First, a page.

Ray Royse, executive director of the Highlands County Citrus Growers Association in central Florida, said, “There was definitely some damage,” and added, “We did have some areas that had damage last night.” He continued, saying, “It’s too early to tell whether or not we’ll have significant fruit drop but certainly we’re going to have juice loss within some fruit in some areas.”
On Tuesday night, overnight temperatures in Highlands, the second-largest citrus-producing county in Florida, fell well below freezing. Florida growers are responsible for more than seventy-five percent for the U.S. orange crop, and roughly forty percent of the world’s orange juice supply.
Citrus is fairly fragile where temperature is concerned, and even four hours of temperatures lower than 28 degrees Fahrenheit can cause damage, which, according to Royce, is exactly what happened Tuesday night and Wednesday morning.
Royce elaborated, “I don’t think it’s to the level of being catastrophic tree killing cold anywhere, but we certainly are going to see some damage coming out of last night. It is not fruit frozen in every single grove. It is not small twig damage everywhere, but there’s definitely some blocks that are going to have damaged fruit.”
Highlands County Growers Association represents 185 members in the geographic center of Florida’s world-renowned citrus region.
Royce said his damage assessment, while still early, was based on contacting growers scattered across some 40,000 acres of orange groves across the region.
Most commercial citrus growers carry some kind of insurance on their crops, but even if their finances are relatively secure, it means the cost of orange juice may increase this year.
If you live in one of the fifteen states where medical marijuana is legal, and are concerned about the cost of being involved in the medical cannabis industry, you can rest a little easier. Last March, an insurance company based in Rancho Cordova, CA launched the first nationally available coverage designed specifically for the medical marijuana industry.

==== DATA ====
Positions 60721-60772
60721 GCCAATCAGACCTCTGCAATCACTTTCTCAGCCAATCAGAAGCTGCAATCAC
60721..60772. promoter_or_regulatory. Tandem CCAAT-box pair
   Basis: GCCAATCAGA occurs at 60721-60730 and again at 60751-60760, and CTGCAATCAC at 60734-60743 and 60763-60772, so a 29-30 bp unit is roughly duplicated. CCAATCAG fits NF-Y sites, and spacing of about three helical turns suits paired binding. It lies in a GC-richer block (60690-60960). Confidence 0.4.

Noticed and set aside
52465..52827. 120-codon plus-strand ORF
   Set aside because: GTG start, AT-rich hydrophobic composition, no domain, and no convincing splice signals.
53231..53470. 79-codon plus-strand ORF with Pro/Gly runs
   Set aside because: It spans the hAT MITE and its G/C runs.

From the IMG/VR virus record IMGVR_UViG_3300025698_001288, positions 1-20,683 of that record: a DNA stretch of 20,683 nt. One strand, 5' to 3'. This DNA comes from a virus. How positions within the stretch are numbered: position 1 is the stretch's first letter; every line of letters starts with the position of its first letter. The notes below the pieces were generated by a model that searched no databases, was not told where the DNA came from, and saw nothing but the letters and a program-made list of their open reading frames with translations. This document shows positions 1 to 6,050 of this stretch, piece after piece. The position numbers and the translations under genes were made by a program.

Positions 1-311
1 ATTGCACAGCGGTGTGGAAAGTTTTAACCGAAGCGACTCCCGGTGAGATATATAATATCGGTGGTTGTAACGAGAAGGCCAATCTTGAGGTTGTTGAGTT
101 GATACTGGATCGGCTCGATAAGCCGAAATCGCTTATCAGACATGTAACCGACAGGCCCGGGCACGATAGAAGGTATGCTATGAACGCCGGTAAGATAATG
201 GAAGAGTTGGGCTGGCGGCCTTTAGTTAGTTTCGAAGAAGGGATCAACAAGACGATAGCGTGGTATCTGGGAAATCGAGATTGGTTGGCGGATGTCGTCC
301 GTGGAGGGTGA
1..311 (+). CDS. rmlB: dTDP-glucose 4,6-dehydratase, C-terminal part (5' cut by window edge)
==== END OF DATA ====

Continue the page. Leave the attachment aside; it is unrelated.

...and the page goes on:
As reported in the Sacramento Bee, Mike Aberle, a commercial insurance agent with the firm – Statewide Insurance – and the national director of its new Medical Marijuana Specialty Division said, “Given the growth in the industry, I think it’s only a matter of time” before other states allow medical marijuana. Now that we can offer (services) in all 50 states, we can start the minute they go legal, without delay.”
According to Aberle, the program covers all of the various aspects of the medical cannabis industry, including dispensaries, general liability, workers’ compensation, equipment breakdown/damage, property/product loss (including pot spoilage), auto insurance (for vehicles that transport medical marijuana) and other related operations.
It was California voters who took the first steps into medical marijuana as an industry back in 1996 when they initially approved Proposition 215, which allows physicians to recommend cannabis for the treatment of cancer, chronic pain, AIDS, glaucoma, and other chronic illnesses which could benefit from treatment with cannabis. It’s estimated that there are now over 2,000 dispensaries in that state.
Aberle began forming Statewide’s Medical Marijuana Division (MMD) in 2007, and since then it has provided insurance to clients in California, Colorado, New Mexico and Rhode Island. Last year, he began expanding the national program. Premiums, he said, range from $650 – $25,000 a year, with different variables affecting the cost. A typical policy has premiums between $1,000 and $4,000.
A lobbyist with California Capitol Solutions in Sacramento told the Bee that Statewide’s MMD program is a “milestone in an industry that needs insurance protections for everyone in the distribution chain, from growers of the product to those that use it. He also said, “It’s very big, especially right now with public safety. Safety protocols need to be put into place.”
Del Real said that he represents medical cannabis dispensaries and other segments of the medical marijuana industry throughout California. He also said that the group with the fewest protections is the growers, asking, “How do we move out of residential areas and into commercial and industrial space?” He continued, “A lot of people are trying to get their minds around the cultivation of medical marijuana.”
According to Del Real, governments throughout California have decided numerous issues like whether insurance for dispensaries will be required. He said that there was, “… a big thing of catching up going on. Each community is passing its own laws, and that becomes problematic.”